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The Work of Worry

The Work of Worry

The Work of Worry

    I admit, I’m a worrier. Always have been – when I was a teenager, I used to lay awake nights worrying about… well, whatever teenagers worry about. In college, I used to worry about classes, girls, money – and eventually about the fact that I was laying up nights worrying instead of sleeping. Today, I worry about… well, I worry about the same things, I guess, except now I’m on the other side of the classroom lectern.

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    Here’s the thing I’ve learned, though: it takes about as much work to do or fix the thing we’re worried about as it does to worry about it. Often, it actually takes even less. Consider this admittedly extreme example drawn from Neil Fiore’s Overcoming Procrastination (originally published as The Now Habit):

    Carolyn had procrastinated for months over… [buying] her mother some Chinese cooking utensils. A number of small problems would get in her way, making the task seem complicated and hard to deal with – it seemed like a long trip, she didn’t know where to get off the train, it would be embarrassing having to ask strangers for directions, she wasn’t sure of the exact place in Chinatown to shop. One rainy day… she decided to just get on the train and ask someone for her stop and trust that she would find her way. Everything unfolded magically from one step to the next. Upon reaching her destination she checked her watch and discovered that it had taken her nine and one-half minutes. “Nine and a half minutes!” she said to herself. “I’ve been procrastinating for months over something that took me nine and a half minutes!” (Pg. 111-12)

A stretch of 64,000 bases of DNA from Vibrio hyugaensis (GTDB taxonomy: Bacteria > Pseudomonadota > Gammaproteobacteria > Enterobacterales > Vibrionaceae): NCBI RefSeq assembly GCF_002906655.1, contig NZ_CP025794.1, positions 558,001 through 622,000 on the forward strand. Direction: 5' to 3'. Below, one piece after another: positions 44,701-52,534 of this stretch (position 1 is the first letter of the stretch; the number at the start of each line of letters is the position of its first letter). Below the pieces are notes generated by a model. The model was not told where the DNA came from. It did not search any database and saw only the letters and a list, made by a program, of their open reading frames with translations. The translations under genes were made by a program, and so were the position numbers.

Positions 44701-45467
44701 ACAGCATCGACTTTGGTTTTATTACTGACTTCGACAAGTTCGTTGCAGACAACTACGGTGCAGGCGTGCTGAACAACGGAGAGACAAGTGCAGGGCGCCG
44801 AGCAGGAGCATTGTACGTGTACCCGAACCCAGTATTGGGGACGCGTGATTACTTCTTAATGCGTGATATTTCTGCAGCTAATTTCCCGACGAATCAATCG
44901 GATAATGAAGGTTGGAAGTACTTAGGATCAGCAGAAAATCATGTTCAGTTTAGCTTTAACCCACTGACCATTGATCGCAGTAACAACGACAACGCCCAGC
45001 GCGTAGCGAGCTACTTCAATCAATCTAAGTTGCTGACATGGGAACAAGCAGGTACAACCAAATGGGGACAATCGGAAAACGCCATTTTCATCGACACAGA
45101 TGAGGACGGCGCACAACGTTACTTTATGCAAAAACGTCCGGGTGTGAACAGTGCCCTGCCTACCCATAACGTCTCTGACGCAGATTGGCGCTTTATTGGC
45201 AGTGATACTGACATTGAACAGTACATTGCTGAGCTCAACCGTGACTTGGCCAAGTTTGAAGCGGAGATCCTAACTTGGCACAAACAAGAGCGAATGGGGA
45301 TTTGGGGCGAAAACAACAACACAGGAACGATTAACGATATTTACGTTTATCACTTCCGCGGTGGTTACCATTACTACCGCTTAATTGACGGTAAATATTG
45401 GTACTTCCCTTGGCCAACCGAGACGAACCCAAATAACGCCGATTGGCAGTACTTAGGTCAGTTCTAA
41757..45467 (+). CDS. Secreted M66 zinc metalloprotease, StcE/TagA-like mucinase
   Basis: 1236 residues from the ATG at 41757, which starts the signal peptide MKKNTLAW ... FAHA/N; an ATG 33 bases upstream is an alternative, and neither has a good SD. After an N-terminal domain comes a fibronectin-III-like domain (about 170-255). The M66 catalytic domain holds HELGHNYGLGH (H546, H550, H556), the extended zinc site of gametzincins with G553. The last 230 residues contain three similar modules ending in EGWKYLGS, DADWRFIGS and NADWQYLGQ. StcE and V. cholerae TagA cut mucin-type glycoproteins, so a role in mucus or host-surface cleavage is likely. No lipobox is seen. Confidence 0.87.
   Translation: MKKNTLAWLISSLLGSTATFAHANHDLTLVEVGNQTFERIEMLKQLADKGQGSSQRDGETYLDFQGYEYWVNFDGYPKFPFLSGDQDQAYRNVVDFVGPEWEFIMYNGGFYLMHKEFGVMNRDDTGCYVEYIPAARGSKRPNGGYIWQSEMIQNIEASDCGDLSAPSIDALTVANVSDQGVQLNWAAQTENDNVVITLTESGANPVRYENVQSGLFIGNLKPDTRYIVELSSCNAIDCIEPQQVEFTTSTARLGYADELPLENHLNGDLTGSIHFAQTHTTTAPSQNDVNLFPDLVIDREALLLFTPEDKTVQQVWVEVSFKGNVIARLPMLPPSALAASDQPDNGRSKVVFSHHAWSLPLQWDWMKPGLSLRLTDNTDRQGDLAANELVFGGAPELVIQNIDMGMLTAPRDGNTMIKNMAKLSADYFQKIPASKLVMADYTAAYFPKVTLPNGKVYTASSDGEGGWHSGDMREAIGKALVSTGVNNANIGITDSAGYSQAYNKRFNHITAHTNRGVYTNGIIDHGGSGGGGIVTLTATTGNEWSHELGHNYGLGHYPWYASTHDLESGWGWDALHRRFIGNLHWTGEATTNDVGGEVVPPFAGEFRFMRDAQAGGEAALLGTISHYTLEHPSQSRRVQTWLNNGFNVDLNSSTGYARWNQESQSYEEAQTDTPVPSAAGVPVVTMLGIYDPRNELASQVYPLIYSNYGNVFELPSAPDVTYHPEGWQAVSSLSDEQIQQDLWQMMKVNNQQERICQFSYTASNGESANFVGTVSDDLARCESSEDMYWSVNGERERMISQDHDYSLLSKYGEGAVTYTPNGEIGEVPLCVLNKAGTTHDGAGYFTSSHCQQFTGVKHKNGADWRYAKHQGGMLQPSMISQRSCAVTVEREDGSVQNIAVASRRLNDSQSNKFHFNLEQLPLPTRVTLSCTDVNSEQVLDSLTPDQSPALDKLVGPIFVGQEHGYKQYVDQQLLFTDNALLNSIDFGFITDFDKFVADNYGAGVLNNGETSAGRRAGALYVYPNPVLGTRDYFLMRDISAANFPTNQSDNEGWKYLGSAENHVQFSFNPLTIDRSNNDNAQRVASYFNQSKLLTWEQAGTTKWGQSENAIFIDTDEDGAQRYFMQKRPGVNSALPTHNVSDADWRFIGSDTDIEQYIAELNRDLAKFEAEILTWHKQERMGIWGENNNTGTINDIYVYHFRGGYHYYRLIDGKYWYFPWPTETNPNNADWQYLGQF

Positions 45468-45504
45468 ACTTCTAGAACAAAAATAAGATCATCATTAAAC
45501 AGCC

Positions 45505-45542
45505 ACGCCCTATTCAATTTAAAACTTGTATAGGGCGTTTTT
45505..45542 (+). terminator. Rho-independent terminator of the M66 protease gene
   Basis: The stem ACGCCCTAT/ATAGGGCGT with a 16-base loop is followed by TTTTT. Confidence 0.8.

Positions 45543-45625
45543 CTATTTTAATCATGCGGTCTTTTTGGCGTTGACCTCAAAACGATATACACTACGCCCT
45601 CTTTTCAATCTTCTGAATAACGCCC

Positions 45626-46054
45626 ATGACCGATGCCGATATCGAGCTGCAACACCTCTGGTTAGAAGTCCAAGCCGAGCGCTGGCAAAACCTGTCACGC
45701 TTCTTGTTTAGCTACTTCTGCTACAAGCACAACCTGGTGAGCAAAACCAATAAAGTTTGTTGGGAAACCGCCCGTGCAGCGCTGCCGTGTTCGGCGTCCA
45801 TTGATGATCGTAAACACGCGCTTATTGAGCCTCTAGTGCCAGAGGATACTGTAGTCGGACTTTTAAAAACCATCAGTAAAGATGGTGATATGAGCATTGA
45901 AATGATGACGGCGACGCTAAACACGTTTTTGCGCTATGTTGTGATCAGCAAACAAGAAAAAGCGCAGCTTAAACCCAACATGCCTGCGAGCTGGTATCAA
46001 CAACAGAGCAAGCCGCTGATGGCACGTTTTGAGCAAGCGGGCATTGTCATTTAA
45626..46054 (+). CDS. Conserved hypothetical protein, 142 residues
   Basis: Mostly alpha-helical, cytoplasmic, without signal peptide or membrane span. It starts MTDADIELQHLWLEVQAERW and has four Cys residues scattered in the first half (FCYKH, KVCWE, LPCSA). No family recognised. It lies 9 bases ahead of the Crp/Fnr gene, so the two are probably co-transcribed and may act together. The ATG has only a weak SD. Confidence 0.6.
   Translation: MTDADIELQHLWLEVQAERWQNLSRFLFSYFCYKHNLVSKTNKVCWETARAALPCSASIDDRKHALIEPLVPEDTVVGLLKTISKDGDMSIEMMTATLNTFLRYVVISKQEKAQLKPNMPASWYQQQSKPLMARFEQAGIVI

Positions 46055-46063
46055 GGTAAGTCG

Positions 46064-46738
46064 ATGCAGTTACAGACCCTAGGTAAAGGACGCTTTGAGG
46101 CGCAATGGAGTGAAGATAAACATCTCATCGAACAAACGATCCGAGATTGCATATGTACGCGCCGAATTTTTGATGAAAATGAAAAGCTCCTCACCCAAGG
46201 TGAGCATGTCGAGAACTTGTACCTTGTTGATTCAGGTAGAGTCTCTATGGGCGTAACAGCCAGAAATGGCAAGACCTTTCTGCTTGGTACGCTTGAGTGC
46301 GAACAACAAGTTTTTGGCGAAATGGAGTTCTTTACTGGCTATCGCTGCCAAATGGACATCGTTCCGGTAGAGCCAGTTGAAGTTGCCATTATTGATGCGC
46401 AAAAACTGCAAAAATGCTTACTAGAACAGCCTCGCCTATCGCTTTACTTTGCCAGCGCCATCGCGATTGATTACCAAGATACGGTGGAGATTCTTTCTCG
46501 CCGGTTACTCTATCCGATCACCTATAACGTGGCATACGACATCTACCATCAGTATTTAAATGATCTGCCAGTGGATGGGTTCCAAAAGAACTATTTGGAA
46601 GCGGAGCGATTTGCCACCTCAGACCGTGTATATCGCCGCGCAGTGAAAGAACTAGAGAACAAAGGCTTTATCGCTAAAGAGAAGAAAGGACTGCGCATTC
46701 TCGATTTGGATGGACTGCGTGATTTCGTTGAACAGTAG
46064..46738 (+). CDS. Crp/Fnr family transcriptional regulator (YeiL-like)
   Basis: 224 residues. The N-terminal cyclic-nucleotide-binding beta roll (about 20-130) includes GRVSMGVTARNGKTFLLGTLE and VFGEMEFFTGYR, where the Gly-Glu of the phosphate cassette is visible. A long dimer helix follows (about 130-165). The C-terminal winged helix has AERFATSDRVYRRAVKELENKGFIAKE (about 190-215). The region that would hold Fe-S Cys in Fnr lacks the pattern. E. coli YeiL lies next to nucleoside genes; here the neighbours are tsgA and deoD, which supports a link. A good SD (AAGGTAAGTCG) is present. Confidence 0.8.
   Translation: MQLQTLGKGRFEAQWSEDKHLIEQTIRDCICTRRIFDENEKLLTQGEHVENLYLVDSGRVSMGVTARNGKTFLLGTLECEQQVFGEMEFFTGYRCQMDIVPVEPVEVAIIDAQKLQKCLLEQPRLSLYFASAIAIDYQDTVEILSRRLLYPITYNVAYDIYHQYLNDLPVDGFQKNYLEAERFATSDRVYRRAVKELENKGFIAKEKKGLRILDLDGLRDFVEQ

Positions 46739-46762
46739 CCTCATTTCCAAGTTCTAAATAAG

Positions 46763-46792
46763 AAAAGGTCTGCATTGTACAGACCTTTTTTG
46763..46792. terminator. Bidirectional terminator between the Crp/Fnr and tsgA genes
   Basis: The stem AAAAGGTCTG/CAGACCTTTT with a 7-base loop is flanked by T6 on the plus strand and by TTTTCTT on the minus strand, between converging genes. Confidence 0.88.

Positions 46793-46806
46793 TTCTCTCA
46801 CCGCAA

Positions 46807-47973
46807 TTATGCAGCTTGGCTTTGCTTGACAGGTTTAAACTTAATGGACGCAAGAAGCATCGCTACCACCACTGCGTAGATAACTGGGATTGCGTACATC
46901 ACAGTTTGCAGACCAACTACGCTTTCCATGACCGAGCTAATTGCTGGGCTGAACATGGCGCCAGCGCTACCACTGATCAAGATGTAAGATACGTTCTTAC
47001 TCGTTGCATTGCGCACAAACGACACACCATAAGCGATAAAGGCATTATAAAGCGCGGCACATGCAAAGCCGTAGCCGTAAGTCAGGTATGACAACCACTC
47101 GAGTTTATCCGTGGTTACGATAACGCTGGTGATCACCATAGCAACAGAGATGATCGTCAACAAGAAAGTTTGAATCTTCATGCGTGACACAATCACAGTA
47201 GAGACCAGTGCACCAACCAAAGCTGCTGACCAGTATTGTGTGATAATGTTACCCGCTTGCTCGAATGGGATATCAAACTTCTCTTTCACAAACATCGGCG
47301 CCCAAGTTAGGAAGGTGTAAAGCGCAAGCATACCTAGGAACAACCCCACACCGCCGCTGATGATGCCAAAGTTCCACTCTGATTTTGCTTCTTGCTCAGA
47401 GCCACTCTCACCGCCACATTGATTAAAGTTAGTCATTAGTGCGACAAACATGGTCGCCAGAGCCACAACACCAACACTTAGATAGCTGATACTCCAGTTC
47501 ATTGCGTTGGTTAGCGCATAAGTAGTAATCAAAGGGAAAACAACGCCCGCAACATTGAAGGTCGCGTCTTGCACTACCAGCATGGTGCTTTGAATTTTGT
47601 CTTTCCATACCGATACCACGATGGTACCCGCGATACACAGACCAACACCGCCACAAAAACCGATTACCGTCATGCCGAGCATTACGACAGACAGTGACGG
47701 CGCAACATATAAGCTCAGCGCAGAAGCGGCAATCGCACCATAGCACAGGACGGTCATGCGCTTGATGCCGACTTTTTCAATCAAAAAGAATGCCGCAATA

Think of how much work Carolyn invested into avoiding those 9 ½ minutes of activity. How many times she must have remembered (and probably at the most ridiculous times, when it could only distract her from other tasks) that she’d promised her mother to get her those kitchen utensils, how much guilt she must have felt on not delivering on that promise, how many excuses she had to come up with to avoid completing this simple project, how many times she must have had to apologize to her mother for not getting to it yet (and how many new promises to “get to it soon” she must have made, each adding another layer of guilt and worry to her routine) – all over a task that required next to no effort at all.

    Now, multiply that times a lifetime of worry. That’s some serious work we’re doing. Work we’re wasting, actually, since it produces nothing except greater anxiety, guilt, and negative feelings about ourselves. And think of how many different ways we create this negative, unproductive work for ourselves.

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    • Procrastination: Carolyn’s is a classic case of procrastination, investing our energy in anxious fretting instead of in our ostensibly chosen work. Procrastination has a lot of negative qualities, but here, the important thing is that when we procrastinate work that we’d be a lot better off finishing, we actually create more work for ourselves in the form of worry. The guilt, the self-recriminations, the excuses – these are all work. Stupid, unproductive, useless work.
    • Disorganization: One of the things that struck me most when I interviewed Regina Leeds, author of One Year to an Organized Life, was her insistence that even the worst disorganization is a system – it takes a lot of work and effort to maintain a chaotic life. Part of that effort is just finding everything, but part of it is the worry and fear we feel that we won’t be able to find what we need, that something important will get lost, that others will judge us harshly, that we won’t work quickly or efficiently enough, and do on. Though the start-up costs of a more efficient system can be somewhat steep, the long-term gain in productive non-worrying generally outweighs by far the negative feelings we pay for the privilege of disorganization.